Menlo Park considers license plate readers in police cars 

click to enlarge License plate readers, used by police in Arizona and elsewhere, help officers quickly identify vehicles that are stolen or linked to other crimes. - ROSS D. FRANKLIN/2007 AP FILE PHOTO
  • Ross D. Franklin/2007 AP File Photo
  • License plate readers, used by police in Arizona and elsewhere, help officers quickly identify vehicles that are stolen or linked to other crimes.

The City of Menlo Park is considering installing license plate readers on three patrol cars — but not before the City Council approves a privacy policy, according to Mayor Pro Tem Ray Mueller.

At a recent council meeting, Mueller and other council members made it clear to the Police Department that the license plate reader program will only go forward once the city has established a privacy policy that protects its citizens now and in the future, Mueller said.

The City Council's privacy considerations come amid national media attention following an incendiary report from the American Civil Liberties Union pointing out several drawbacks to deploying such tools for law enforcement, including privacy concerns.

"The implementation of automatic license plate readers poses serious privacy and other civil liberties threats," the report noted, going on to detail the potential for privacy violations, institutional abuse and discriminatory targeting.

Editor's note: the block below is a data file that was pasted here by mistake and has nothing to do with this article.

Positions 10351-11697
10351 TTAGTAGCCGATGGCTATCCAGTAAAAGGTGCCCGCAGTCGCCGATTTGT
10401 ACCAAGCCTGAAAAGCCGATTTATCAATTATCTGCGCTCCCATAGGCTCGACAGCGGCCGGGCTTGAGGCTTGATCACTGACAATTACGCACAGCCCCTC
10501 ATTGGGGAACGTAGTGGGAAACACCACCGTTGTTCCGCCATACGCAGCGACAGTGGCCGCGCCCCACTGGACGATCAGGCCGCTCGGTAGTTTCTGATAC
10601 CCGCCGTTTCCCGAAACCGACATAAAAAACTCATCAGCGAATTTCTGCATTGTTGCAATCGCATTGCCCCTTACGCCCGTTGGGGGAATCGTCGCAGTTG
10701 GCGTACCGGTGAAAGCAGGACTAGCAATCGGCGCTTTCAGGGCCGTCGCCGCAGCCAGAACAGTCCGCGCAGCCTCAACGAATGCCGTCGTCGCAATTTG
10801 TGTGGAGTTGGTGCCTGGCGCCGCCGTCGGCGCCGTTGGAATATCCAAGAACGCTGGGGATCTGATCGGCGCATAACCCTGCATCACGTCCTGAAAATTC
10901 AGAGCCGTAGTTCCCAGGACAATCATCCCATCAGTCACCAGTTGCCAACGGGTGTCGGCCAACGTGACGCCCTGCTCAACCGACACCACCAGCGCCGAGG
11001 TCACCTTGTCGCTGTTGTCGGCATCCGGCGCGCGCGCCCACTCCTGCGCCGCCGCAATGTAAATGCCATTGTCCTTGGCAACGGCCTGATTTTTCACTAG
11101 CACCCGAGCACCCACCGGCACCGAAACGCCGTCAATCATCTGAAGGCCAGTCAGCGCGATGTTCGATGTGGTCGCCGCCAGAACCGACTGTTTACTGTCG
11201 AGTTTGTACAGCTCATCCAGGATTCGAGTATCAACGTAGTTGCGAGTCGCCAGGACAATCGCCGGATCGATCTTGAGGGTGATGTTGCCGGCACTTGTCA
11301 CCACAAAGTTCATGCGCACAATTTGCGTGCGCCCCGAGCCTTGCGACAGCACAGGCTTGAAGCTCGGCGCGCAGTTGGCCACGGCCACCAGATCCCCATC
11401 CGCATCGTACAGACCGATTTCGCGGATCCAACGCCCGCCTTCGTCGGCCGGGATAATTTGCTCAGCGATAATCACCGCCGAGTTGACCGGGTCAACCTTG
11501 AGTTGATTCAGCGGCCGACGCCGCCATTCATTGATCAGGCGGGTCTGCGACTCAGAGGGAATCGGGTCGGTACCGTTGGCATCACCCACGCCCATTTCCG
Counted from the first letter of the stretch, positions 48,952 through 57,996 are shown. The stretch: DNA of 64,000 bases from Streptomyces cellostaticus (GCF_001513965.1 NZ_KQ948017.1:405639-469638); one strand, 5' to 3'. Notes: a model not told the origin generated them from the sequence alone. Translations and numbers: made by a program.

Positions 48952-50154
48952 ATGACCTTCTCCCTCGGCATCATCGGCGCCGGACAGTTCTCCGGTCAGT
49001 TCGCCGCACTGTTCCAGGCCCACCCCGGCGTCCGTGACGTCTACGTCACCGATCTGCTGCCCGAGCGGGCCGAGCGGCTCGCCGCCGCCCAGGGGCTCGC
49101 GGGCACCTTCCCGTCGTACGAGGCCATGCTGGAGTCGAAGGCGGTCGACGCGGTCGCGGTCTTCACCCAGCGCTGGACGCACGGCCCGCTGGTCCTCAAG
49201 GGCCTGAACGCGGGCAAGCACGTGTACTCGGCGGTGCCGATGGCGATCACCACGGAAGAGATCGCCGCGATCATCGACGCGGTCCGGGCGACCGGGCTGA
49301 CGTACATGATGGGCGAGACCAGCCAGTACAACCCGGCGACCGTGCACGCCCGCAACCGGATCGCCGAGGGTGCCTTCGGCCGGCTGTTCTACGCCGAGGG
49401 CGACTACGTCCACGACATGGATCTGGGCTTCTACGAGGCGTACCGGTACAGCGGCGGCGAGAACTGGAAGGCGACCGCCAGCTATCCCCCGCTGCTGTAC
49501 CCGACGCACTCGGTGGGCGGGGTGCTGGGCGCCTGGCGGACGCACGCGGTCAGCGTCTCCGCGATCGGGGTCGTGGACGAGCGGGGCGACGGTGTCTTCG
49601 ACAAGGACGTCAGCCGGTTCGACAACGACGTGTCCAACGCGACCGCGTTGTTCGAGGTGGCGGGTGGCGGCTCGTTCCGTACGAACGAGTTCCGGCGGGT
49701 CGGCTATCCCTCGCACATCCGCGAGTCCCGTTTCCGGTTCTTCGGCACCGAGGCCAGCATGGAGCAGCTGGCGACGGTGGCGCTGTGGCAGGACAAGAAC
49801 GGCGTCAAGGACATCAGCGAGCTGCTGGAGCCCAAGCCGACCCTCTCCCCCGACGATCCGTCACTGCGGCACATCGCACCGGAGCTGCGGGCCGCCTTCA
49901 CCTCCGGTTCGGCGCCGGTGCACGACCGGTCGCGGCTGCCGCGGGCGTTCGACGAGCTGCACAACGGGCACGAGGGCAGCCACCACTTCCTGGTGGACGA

While the Police Department acknowledges all the concerns, data retention is the most contentious issue.

"The million-dollar question is, 'How long do you store the information?'" said Cmdr. Dave Bertini. Law enforcement best practices suggest that about a year is appropriate, but Bertini said it actually varies widely from jurisdiction to jurisdiction.

Mueller has said a 60-day retention period sounds like a more appropriate amount of time to retain records.

"The longer the data is stored, and the more jurisdictions that have access, the easier it is to track people who have done nothing wrong," Mueller said.

But Bertini said people have several misconceptions about police usage of the technology. For example, to search historical records of photographed tags, officers are required to input a personalized login, password and a reason — usually a case number — for the search.

"There will be a way to run reports about who has been looking at license plates, and for what reasons," Bertini said.

Also, the search records themselves would be subject to random spot-audits — especially if there's a complaint.

The Police Department's interest in deploying the license plate readers comes in response to community concerns over an uptick in violent crimes in the Belle Haven neighborhood, Bertini said.

Deploying readers on three patrol cars would cost about $60,000.

License plate readers have been around for quite some time, Bertini said, noting that many years ago the devices required an entire police van for a single plate reader. These days, miniaturization allows the readers to be mounted on patrol cars.

Eventually, Mueller expects to see Menlo Park police using license plate readers, but only after the council approves a privacy policy that clearly outlines how data collected with the system can be used and stored.

"We are still a young country, and all our rights to privacy are still relatively young rights," Mueller said. "It's up to us to protect those rights going forward with new technologies."

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